# Matrix product notation

My lecturer has used some notation that I've never seen before: it is a (matrix) product symbol with a left-to-right arrow over the top. Does anybody know what this means?

Edit: It looks like this: • Perhaps you could upload it as an image... to see what it actually looks like – Tolaso Aug 10 '15 at 11:56
• I think the simplest answer is to ask your lecturer what he/she means by it. – wltrup Aug 10 '15 at 12:21
• @Tolaso not statistics. It was really just linear algebra. – Ziggy Aug 10 '15 at 12:23
• For whatever it's worth: you can format the symbol as \prod^\curvearrowright to get $$\prod^\curvearrowright$$ not sure how to add the indices in there though – Omnomnomnom Aug 10 '15 at 12:41
• @Omnomnomnom \overset{\curvearrowright}{\prod^{k}} produces $$\overset{\curvearrowright}{\prod^{k}}$$ – wltrup Aug 10 '15 at 13:11

Matrix multiplication is not commutative, so (maybe) that symbol means that you are considering the product adding the next matrix to the right: $$X_1 X_2 \cdots X_k.$$ Anyway, I am just guessing, I've never seen it before!

• You mean "Matrix multiplication is not commutative, ..." :) – wltrup Aug 10 '15 at 13:00
• Sure! Thanks ;) – Paglia Aug 10 '15 at 13:05

The arrow notation removes ambiguity when certain procedures are represented by successive matrix multiplication.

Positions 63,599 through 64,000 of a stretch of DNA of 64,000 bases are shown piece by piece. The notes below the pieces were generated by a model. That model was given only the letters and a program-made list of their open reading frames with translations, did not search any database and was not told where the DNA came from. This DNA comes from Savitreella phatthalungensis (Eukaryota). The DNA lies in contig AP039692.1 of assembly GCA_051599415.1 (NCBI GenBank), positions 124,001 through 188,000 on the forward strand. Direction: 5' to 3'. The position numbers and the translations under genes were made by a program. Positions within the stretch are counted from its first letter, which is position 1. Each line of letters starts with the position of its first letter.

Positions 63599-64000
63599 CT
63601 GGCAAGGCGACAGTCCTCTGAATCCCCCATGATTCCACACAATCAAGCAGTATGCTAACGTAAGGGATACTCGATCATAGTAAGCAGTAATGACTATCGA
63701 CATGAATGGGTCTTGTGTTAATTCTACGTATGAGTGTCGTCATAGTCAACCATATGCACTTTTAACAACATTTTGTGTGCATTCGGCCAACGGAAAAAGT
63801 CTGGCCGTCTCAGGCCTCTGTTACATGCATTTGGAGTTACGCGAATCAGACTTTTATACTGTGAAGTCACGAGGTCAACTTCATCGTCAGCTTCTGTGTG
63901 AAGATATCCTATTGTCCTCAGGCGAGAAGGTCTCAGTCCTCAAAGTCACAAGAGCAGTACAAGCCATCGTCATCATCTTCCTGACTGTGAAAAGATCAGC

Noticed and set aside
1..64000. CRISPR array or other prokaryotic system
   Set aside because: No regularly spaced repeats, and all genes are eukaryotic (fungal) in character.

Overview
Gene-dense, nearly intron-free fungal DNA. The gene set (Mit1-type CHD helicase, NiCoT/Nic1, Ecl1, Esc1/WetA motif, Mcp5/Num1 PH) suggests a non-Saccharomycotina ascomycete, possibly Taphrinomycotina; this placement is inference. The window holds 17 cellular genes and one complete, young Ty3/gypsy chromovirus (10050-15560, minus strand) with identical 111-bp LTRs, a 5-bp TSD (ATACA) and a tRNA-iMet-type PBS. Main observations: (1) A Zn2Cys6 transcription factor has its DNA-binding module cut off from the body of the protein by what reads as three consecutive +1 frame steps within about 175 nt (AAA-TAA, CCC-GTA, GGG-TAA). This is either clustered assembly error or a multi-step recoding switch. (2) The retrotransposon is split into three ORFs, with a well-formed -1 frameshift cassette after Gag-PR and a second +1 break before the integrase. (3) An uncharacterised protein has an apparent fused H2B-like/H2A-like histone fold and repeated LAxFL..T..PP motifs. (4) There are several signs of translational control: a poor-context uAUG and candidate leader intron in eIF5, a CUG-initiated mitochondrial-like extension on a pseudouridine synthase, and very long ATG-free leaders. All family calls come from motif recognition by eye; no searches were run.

For example, we can find $LU$ decomposition of the matrix $A$ by running Gaussian elimination on $A$. The reduced matrix is the upper triangular matrix $U$, where the reduction is represented by left multiplication of transformation matrices $E_i$ for $i \in\{1,\ldots, n-1\}$,

$$U = \left(\overset{\curvearrowleft}{\prod_{i=1}^{n-1}} E_i\right) A = E_{n-1}\cdots E_1 A.$$

Further, it can be shown that

$$L = \overset{\curvearrowright}{\prod_{i=1}^{n-1}} E_i^{-1} = E_1^{-1}\cdots E_{n-1}^{-1}$$

is a lower triangular matrix. Whence we obtain $A = LU$.

Not great for exposition, but fine as short hand.

The picture suggests that these are perhaps just two lines, which give $$\curvearrowright \prod_{i=1}^k X_i=Y$$ if you write it in one line. Then it would mean that the equation $\prod_{i=1}^k X_i=X_1X_2\cdots X_k=Y$ follows from another relation in the text before (i.e., $\cal{X} \curvearrowright \cal{Y})$.